throughout the semester to reinforce the topics
discussed in class.
Most will be individual assignments; unless the
assignment is specifically and clearly indicated
to be a team assignment it must be completed
by individual effort only.
**Note: I reserve the right to add announced or
unannounced quizzes as needed to gauge and/or
motivate class involvement and comprehension. These
will be counted as additional homework assignments.
Term Project:
Students will be required to work in teams on a
major IT term project. Note that this project
comprises 25% of the course grade!
The project will entail completing all steps of the
systems development life cycle (except for
actual implementation) for a given scenario. The
deliverables for the project are a comprehensive
report and an in-class presentation.
Details on the specific scenario will be provided
when the project is assigned.
Attendance will be taken in every class session.
Absences are considered “excused” if they are for an
illness, an illness or death of a relative, or a religious
observance. If documentation is provided for an
“excused” absence, it will not count against you and
you will be given an opportunity to make up any inclass graded exercises that were missed; unexcused
absences will cause the loss of any in-class
exercise/quiz points that were missed.
After your first unexcused absence, each additional
unexcused absence will cause 1% to be deducted from
your final grade at the end of the semester. It is the
student’s responsibility to seek out the instructor and
provide documentation regarding any absence –
absences will be presumed to be unexcused unless
the student establishes otherwise.
Note that students are expected to arrive at class on time!
Assignments are due at the beginning of class on the
due date.
Any assignments that are submitted late will have 10%
deducted from the total grade for each day that the
assignment is late. Assignments submitted after the
start of the class period count as one-day late.
The normal procedure is to turn in completed
assignments as a hardcopy at the beginning of the
class for which they are due (there may be cases when
emailed assignments are preferred – these will be
announced). Emailed assignments are permitted if
you will miss the class for which they are due, or to
submit late assignments.
Academic Dishonesty:
The Towson University policy on academic integrity is
in Appendix F of the Undergraduate Catalog and at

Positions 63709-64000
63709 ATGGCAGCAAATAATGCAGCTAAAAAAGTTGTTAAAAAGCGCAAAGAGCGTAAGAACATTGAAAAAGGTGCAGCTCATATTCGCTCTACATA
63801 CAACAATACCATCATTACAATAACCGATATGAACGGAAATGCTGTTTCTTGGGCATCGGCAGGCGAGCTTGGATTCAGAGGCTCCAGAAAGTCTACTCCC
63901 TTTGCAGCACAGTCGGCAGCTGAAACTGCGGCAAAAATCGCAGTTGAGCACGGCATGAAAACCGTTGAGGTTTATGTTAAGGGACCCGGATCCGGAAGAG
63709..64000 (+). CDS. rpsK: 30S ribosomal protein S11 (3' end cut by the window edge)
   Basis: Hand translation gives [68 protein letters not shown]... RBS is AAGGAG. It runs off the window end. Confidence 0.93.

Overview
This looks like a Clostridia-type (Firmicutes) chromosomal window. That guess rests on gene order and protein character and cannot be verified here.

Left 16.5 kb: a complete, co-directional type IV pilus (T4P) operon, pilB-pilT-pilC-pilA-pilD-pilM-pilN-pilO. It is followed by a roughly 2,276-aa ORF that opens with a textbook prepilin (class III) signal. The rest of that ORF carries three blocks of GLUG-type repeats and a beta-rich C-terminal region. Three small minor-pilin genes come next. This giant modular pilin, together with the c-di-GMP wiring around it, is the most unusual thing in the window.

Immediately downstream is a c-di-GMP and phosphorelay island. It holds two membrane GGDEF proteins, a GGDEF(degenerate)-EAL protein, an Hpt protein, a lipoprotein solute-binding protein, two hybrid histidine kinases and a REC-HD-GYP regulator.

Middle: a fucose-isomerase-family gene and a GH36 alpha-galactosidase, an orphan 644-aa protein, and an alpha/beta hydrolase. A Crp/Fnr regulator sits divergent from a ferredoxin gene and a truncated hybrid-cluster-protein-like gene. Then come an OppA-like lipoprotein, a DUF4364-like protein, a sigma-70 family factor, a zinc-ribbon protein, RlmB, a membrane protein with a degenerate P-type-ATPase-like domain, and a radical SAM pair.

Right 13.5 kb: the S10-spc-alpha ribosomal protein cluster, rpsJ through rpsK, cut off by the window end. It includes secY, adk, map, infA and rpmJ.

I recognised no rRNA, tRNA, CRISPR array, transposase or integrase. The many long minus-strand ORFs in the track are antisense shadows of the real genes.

Academic dishonesty specifically includes acts of
plagiarism, fabrication and falsification, cheating,
complicity, and multiple submissions.
Especially note that students may not re-use research
papers submitted in other classes, group projects
submitted in other classes, or work performed by
someone else. Academic dishonesty is disrespectful
to your fellow students and your professor.
If an incident of academic dishonesty is discovered,
the student or students involved will, at a minimum,
receive a zero (0) on the related assignment(s). All
occurrences of academic dishonesty will also be
reported to the appropriate university officials. There
will be no exceptions.
Repeating a course:
University policy requires that we inform you that
students may not repeat a course more than once
without prior permission of the Academic Standards
Dropping this course:
Feb 4: Last day to drop with no grade posted
Apr 11: Last day to drop with a grade of “W”
Posting of grades:
Please note that it is university and departmental
policy not to post grades in a public place after the
semester is completed. It is also departmental policy
that the departmental office cannot distribute
individual grades. If you would like to receive your
individual grade at the end of the semester, please
make arrangements with me.
Cell phones, laptops, etc.: Please ensure that all
cell phones, beepers, and any other devices
that can potentially disrupt the class are
turned off each day upon entering the
classroom. Such devices must also be in
pockets, purses, bookbags, etc. and not out
on the desk during class. Laptops are to be
turned off and closed during class lectures.
Web site: A link to the CIS 479 web site can be found at:
Students should check the site frequently for updates
on assignments, assignment due dates, the day-to-day
schedule, readings, and other announcements.
*Drinks are ok…clean up after yourself!
Day-to-day schedule
Web site
Initial Project Information